Nina Lundvall and James Payne
Studio 5: Permanence and Change
Hornbaekhus, Copenhagen, by Kay Fisker
This year, Studio 5 will continue our investigation into ways of living with proposals for precise, well detailed and characterful architecture. The question of permanence will be one of the main aspects of research, how can we design buildings now that might form part of the city in 100 years time? The technical questions as well as the cultural questions of the longevity of an urban building will be our departure point. We will look at historical and contemporary examples of robust, large buildings - from warehouses to palaces - to understand their construction, capacity to support flexible accommodation and to contribute to the context and lasting culture of the city.
Life cycles, exterior and interior
We will consider the economic, environmental and political implications of building for a longer lifespan, both in terms of the exterior expression and urban scale and the interior and inhabitation scale. The design project will unfold over the year in two distinct stages; the arrangement and materials of the interior will be considered after the design of the external facade and shell. The differing life cycles of components of a building will be considered as well as the potential for radical ways of life within these large urban buildings.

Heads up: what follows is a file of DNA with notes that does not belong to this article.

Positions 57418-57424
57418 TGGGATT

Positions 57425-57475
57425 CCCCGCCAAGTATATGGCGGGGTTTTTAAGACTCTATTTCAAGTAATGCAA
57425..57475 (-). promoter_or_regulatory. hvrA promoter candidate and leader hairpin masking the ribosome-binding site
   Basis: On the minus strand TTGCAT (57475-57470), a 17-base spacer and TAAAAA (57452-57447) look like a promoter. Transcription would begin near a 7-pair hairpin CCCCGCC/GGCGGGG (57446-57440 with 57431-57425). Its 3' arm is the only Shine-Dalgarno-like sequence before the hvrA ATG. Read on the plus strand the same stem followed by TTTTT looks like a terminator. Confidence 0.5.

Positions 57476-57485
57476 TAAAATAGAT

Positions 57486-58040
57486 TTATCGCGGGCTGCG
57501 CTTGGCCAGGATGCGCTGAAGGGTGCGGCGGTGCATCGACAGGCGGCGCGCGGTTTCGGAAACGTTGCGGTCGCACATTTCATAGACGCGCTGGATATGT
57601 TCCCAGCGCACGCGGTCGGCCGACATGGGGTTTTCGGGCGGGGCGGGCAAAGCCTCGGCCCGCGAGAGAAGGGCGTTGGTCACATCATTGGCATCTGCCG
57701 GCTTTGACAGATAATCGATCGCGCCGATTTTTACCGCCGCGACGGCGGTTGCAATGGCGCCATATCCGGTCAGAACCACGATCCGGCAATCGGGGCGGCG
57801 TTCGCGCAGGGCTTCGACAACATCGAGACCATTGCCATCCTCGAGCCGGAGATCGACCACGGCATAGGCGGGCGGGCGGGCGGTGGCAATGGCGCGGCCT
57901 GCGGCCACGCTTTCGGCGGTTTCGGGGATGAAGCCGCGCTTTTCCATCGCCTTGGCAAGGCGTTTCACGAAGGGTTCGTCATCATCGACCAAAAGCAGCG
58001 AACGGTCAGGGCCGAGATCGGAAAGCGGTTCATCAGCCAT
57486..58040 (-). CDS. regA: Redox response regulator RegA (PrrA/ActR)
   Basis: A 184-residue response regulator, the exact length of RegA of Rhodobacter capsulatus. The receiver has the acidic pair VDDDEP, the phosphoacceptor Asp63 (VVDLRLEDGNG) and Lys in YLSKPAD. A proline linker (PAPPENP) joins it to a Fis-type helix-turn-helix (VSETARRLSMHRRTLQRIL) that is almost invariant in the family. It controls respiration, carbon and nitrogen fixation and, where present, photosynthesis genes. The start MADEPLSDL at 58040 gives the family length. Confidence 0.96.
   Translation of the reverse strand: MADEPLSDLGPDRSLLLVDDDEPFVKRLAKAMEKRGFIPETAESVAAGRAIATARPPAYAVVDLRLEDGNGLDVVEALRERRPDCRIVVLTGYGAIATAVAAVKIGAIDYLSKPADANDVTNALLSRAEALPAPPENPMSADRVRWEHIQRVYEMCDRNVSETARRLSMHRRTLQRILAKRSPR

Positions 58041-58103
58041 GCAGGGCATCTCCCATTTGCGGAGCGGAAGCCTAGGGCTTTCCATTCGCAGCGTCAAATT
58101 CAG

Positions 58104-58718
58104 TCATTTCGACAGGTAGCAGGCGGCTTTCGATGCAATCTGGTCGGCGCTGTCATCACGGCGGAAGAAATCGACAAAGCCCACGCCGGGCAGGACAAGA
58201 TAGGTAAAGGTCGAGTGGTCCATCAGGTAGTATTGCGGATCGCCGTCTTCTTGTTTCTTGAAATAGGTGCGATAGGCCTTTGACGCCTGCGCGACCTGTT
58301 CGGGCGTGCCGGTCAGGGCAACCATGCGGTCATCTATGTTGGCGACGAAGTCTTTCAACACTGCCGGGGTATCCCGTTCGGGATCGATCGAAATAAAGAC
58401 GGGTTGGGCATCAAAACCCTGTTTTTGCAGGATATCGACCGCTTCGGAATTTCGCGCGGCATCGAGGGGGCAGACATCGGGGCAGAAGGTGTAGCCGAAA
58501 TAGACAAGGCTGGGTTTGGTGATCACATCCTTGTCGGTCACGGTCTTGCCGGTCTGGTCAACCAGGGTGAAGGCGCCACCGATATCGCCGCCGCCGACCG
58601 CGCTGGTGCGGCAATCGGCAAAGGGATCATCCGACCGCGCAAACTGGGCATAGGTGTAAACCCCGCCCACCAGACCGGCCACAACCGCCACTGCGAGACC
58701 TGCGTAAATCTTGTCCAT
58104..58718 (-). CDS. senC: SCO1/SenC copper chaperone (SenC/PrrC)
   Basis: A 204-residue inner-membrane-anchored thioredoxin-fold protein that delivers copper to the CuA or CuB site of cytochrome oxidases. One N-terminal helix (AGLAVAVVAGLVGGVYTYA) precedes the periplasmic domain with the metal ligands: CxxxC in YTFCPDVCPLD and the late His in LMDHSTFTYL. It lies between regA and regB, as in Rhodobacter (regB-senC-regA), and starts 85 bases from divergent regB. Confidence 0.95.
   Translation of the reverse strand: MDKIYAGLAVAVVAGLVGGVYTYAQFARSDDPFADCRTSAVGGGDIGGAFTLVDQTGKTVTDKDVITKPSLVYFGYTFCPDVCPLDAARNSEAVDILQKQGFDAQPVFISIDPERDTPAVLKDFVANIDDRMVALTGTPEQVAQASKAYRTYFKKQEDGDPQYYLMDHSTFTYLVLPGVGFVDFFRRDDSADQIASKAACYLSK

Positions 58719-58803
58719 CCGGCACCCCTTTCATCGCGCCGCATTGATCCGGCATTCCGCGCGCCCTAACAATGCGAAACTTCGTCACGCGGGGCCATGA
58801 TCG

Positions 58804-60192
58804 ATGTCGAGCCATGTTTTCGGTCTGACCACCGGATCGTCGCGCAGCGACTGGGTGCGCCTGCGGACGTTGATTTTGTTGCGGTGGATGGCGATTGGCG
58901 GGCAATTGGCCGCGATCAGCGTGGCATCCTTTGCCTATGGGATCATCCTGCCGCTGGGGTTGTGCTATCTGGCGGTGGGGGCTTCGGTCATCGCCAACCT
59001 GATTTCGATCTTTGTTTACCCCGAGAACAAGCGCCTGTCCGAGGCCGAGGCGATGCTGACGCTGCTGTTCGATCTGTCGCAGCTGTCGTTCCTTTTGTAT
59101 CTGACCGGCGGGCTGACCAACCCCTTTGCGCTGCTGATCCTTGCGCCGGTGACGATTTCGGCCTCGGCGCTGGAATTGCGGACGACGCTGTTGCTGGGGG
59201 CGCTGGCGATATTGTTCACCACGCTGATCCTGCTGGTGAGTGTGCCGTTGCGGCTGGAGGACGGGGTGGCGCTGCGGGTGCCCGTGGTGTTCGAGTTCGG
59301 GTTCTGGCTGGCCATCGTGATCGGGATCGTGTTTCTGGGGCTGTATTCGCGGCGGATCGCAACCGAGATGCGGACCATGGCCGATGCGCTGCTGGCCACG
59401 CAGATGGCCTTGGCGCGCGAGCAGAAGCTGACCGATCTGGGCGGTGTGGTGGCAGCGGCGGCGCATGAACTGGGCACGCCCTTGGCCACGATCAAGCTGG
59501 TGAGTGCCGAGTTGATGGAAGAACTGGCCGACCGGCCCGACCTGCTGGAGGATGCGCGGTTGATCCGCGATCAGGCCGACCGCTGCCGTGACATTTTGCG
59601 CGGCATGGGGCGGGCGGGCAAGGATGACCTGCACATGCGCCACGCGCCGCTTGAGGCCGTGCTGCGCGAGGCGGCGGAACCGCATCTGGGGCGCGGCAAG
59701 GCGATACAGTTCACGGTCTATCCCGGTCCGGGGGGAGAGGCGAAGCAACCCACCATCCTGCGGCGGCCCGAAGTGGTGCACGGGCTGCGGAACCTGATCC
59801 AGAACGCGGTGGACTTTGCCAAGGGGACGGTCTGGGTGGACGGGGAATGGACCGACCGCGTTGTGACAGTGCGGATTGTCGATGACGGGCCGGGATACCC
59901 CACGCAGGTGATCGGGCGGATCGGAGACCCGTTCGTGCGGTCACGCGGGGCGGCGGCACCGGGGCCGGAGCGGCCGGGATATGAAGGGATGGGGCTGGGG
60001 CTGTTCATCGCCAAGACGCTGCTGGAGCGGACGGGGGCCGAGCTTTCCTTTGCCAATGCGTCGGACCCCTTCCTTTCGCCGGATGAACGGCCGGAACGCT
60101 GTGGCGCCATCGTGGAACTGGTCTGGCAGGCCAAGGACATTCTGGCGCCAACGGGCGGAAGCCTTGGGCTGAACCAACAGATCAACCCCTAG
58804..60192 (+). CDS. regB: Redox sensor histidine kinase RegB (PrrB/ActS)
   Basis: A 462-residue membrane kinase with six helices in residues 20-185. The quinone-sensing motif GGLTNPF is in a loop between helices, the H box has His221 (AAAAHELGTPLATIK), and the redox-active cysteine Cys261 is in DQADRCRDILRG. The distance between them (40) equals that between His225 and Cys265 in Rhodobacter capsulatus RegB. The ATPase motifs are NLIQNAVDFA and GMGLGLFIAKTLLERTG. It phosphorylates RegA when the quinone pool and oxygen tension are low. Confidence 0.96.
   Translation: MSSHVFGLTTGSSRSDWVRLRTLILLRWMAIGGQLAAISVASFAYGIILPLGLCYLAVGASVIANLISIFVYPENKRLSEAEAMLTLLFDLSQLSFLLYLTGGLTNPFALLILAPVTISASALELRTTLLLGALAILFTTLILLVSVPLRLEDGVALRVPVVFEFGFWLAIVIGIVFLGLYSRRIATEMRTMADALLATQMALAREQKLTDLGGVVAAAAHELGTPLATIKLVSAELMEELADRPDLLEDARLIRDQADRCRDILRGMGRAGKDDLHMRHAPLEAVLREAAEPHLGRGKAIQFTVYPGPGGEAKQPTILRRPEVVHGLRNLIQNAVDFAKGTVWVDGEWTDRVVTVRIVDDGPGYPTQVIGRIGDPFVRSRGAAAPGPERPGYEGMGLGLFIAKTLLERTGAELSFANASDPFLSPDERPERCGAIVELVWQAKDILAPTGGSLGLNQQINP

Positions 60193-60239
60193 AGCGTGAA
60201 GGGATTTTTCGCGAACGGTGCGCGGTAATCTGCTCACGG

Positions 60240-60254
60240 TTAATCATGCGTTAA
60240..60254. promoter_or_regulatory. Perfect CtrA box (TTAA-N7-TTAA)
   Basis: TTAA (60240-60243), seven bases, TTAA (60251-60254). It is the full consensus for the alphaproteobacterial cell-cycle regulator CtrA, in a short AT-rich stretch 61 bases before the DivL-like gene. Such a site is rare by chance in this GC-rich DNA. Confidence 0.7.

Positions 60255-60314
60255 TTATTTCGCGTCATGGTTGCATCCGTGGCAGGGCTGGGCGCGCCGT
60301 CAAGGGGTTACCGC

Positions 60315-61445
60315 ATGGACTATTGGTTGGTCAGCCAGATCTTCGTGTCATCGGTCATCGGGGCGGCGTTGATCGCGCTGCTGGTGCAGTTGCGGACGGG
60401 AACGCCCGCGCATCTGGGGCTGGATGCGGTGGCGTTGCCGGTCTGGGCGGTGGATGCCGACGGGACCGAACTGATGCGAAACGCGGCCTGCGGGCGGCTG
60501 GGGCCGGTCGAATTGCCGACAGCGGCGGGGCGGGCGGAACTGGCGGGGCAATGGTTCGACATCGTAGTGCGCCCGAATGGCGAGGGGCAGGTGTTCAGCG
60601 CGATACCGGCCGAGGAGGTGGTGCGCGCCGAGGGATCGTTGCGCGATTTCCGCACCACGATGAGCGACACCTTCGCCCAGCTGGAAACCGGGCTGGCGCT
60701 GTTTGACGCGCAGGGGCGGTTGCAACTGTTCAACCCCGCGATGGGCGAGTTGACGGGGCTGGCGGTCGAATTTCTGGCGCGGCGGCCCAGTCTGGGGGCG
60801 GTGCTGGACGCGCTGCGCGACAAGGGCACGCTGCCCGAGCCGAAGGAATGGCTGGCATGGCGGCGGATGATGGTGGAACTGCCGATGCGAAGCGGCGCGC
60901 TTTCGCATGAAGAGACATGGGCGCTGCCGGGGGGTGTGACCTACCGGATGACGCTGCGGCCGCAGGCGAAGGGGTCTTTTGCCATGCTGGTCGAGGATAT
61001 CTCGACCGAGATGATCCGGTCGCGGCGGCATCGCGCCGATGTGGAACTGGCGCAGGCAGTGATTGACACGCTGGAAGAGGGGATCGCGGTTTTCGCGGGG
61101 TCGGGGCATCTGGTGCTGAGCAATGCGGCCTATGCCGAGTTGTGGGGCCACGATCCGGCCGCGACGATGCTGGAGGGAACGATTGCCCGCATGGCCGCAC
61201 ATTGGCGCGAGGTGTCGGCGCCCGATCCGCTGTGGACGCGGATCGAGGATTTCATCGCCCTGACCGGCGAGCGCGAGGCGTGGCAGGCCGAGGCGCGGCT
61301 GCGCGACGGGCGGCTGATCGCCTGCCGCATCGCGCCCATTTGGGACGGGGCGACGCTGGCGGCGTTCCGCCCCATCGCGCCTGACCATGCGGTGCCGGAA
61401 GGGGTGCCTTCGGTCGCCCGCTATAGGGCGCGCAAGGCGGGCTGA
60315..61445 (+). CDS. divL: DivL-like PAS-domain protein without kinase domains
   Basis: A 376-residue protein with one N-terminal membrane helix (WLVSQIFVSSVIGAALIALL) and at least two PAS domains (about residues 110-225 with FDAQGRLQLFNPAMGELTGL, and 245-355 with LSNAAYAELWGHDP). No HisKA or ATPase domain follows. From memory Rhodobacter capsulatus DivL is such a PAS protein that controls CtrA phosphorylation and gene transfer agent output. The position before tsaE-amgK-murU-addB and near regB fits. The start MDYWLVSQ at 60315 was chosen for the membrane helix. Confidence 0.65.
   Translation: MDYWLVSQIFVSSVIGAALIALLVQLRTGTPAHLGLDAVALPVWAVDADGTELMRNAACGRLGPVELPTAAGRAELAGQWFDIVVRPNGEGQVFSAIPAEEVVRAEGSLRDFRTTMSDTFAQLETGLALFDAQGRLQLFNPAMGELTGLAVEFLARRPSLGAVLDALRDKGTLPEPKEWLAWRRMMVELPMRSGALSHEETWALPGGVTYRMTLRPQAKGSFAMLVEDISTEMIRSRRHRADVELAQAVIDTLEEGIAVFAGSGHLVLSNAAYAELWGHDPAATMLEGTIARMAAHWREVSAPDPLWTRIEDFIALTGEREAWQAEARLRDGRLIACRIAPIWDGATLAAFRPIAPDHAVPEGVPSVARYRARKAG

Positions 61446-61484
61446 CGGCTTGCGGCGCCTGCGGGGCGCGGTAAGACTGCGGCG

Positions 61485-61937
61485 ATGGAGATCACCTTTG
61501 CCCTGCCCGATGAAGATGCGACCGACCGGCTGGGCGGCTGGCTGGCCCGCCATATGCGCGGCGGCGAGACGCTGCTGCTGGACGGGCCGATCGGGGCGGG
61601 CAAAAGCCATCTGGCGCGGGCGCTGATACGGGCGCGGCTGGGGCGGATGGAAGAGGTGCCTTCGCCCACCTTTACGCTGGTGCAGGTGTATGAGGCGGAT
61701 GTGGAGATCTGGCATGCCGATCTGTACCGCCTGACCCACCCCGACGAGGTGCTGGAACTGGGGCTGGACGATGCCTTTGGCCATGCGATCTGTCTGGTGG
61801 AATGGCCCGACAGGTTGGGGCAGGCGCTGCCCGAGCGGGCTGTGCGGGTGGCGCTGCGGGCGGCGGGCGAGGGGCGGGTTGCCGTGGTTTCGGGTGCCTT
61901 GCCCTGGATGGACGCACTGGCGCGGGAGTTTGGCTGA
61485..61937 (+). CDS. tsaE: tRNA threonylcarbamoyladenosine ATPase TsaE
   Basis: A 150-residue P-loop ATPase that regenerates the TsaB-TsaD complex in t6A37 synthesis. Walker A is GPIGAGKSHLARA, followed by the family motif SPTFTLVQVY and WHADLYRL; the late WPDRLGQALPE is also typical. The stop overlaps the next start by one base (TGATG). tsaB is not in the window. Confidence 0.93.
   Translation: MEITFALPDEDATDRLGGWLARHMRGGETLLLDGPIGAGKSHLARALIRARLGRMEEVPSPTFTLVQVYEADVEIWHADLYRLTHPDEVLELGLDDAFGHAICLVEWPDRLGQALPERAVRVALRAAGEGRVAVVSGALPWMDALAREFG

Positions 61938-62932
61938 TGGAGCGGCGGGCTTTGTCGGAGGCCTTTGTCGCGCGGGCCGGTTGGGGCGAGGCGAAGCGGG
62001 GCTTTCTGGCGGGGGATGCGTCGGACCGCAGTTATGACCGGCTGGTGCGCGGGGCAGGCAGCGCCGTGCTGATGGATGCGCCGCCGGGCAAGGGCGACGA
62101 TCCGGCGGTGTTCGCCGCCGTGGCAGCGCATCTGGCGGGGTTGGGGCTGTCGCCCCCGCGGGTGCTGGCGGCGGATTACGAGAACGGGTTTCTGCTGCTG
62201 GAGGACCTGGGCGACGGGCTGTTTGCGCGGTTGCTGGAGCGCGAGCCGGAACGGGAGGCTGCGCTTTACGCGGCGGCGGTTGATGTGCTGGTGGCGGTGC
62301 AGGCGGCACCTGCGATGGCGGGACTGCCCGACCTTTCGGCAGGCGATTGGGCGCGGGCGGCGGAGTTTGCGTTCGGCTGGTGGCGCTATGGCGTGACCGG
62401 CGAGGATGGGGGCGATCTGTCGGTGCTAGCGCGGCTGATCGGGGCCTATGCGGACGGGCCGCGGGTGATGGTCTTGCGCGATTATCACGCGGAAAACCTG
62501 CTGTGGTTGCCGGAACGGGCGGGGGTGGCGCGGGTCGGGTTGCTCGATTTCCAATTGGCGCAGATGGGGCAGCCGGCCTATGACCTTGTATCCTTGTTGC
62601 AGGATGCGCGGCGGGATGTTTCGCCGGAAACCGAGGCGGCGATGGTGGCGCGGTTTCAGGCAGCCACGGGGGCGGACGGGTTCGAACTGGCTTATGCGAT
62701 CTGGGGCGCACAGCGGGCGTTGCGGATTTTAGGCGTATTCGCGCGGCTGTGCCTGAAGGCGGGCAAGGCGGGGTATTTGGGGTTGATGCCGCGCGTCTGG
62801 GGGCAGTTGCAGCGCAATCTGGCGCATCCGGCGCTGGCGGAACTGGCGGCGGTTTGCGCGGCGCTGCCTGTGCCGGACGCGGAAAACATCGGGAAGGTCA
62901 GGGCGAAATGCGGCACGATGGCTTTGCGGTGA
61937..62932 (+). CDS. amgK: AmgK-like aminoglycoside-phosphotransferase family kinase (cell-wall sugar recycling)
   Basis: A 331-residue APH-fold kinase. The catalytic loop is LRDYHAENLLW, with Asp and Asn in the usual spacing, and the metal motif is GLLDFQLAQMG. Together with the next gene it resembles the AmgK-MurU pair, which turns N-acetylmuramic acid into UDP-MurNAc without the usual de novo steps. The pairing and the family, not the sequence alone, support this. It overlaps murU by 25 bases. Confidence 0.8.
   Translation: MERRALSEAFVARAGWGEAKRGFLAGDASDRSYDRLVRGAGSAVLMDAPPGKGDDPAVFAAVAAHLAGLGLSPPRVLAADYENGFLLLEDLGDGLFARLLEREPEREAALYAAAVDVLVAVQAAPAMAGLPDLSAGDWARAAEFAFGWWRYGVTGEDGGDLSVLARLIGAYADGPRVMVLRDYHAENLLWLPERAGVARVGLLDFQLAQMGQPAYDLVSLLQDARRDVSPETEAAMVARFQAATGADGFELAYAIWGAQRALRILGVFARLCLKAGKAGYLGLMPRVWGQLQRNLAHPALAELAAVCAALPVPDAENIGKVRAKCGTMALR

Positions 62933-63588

Student and young person’s housing
The projects will be tested with a main programme of housing for students and young people, not as a discrete campus but as a building fully integrated into the city to provide young people with a more positive introduction to living and working in the city than the shared rented flat or cellular student housing. London has seen an explosion of student housing recently, cynically designed to ‘cash in’ on students and provide pre-packaged ‘luxury’ student housing experiences. We will question this investor-led approach and the negative implications it has at an urban and inhabitation level.
We will investigate contemporary projects in Copenhagen and in Geneva, spending half our time in each city. Both cities are at the forefront of producing radical and robust communal housing. We will visit projects and some of the architects involved and take these lessons to London.
We will continue our interest in precise materiality, atmosphere, structure and character. As we have done every year we will ‘mine’ architectural culture in a creative and transformational way and use a detailed making project to bring technical and material rigour to each project.
The research and work of Studio 5 has been compiled into a website: lmustudio5.com
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